Deja vu in Haiti

March 01, 2004

HAITIANS COULDN'T escape their past, and, in the end, neither could President Jean-Bertrand Aristide. Haiti's first democratically-elected president was forced to flee his country yesterday like despots before him. Since the island nation's liberation from France 200 years ago, rebellions and coup d'etats have changed the political landscape, and not always for the better.

Rebel insurgents whose armed followers battled their way to the capital and a coalition of opposition groups that demanded Mr. Aristide's resignation can claim victory now. But who will claim the mantle of power in Haiti?

Only a stable transitional government can restore order to the country, which has been wracked by violence and looting in the drive to oust Mr. Aristide from power. Humanitarian needs will be great and the threat of reprisals is real in Haitian political culture. An international peacekeeping force is urgently needed to prevent Haiti from devolving into chaos -- and yesterday's decision by the Bush administration to send in Marines was a welcome one.

The White House, which worked over the weekend to ensure Mr. Aristide's safe exit, rightly refused to send American troops into Haiti to help Mr. Aristide remain in power.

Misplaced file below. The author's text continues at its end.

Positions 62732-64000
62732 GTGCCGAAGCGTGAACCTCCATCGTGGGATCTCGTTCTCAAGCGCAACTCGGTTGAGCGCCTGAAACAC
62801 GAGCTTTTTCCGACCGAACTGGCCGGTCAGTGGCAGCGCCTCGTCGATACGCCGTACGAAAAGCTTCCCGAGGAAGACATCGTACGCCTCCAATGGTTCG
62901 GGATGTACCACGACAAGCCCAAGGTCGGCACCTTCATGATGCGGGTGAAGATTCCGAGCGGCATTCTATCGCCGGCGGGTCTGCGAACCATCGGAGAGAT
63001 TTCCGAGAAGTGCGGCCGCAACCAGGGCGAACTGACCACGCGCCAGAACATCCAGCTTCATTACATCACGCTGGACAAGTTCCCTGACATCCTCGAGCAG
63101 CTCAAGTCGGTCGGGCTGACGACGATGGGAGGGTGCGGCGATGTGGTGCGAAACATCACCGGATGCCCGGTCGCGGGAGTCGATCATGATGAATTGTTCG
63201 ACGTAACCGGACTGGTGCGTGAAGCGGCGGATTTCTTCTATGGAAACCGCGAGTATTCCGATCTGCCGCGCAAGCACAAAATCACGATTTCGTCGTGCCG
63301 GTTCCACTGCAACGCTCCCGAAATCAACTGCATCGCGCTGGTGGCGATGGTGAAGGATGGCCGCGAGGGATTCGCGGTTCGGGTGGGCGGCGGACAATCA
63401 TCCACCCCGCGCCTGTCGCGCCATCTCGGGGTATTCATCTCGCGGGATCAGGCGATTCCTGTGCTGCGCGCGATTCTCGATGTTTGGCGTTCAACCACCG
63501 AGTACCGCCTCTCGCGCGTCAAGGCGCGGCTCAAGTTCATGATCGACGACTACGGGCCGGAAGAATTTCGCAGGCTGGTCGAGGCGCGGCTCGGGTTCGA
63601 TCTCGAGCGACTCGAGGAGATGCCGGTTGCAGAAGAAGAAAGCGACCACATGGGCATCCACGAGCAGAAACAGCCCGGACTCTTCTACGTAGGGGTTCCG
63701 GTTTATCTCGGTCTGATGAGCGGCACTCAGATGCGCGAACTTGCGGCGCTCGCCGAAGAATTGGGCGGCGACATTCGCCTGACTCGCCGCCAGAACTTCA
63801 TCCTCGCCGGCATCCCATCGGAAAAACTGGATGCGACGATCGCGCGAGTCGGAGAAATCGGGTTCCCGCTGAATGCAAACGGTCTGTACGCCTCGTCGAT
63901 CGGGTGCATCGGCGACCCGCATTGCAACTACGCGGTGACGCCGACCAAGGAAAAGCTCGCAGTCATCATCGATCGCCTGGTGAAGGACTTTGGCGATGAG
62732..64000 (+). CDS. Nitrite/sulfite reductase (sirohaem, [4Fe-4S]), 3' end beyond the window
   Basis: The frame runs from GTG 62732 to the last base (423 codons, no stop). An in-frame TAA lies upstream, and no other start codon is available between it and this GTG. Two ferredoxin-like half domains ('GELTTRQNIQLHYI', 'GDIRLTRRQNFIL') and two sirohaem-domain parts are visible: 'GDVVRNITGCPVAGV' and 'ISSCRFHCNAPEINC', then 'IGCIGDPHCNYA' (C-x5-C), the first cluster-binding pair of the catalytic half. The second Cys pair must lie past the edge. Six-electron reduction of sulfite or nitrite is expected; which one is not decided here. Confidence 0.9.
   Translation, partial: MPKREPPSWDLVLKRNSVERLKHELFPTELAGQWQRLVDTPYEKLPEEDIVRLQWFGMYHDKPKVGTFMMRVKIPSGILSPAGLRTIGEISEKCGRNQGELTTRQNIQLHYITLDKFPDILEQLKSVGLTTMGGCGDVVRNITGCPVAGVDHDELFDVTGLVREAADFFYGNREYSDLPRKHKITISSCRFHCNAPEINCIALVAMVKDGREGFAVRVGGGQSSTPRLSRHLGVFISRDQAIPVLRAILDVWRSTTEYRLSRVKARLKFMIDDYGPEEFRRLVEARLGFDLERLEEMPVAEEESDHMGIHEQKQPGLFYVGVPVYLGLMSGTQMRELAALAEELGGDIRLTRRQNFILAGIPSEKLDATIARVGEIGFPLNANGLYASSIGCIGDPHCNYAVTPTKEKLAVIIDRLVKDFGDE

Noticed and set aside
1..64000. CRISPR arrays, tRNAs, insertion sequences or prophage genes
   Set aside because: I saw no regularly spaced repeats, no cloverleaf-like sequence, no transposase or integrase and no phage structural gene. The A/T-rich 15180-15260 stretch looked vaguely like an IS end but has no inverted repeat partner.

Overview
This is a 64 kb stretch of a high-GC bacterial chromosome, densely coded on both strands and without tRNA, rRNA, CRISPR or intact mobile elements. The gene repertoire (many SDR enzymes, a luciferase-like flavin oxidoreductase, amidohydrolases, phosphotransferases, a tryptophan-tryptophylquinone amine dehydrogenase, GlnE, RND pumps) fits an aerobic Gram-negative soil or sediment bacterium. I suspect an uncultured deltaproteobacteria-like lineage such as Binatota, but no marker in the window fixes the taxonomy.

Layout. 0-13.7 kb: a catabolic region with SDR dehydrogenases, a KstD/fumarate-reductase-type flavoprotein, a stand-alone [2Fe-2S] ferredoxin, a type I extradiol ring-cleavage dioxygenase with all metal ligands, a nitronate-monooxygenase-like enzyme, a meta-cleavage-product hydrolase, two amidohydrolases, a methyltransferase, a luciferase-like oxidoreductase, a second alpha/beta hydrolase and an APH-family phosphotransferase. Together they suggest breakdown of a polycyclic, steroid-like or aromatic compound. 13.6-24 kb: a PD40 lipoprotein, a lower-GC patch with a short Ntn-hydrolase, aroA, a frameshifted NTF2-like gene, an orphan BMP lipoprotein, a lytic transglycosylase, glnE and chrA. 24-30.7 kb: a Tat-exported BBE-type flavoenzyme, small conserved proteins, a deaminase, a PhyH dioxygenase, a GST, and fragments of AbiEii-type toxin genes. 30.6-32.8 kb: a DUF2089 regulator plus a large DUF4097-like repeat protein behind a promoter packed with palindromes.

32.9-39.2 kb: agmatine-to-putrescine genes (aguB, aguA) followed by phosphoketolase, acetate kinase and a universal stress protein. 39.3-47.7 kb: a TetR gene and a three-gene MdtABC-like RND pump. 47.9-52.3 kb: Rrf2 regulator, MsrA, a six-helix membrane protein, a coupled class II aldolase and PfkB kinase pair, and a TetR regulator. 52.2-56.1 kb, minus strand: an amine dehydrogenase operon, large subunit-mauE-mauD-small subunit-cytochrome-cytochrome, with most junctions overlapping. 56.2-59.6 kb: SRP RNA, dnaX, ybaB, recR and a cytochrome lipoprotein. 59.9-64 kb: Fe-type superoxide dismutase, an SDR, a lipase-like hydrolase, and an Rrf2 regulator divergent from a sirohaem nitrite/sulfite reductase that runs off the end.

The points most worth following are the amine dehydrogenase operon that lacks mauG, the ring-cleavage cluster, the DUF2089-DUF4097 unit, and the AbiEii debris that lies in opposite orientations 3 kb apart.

But his resignation doesn't resolve the security situation -- the rebels who swept through the northern sector of Haiti and pro-Aristide gangs in and around the capital of Port-au-Prince haven't laid down their weapons. They will have to be disarmed, and there is no Haitian organization that can do that.

There is no army in Haiti and through the weeks of violence, the national police force has shown that it is neither equipped nor manned to maintain order.

Today, there is no obvious candidate to replace Mr. Aristide. The chief of Haiti's Supreme Court has been sworn in as an interim president, but Haitians will have to determine who they want to lead them. That will take time, however, and the country and its 8 million citizens have to regain some semblance of normal life first. Once security is assured, aid organizations will be able to resume their work in the most impoverished nation in the Western Hemisphere.

A confluence of forces led to Mr. Aristide's ouster, including the president's ineffectual leadership, government corruption and Haitians' growing disgust with the poor state of their lives.

The international community's discomfort with Mr. Aristide played a role in his demise; it is incumbent upon the United States, Haiti's neighbors and European friends to help shore up a new government. Opposition leaders who refused to negotiate with Mr. Aristide also bear responsibility for the rupture of the democratic process. They will have their chance now to show whether their true allegiance lies with a democratic Haiti or a vestige of its painful past.

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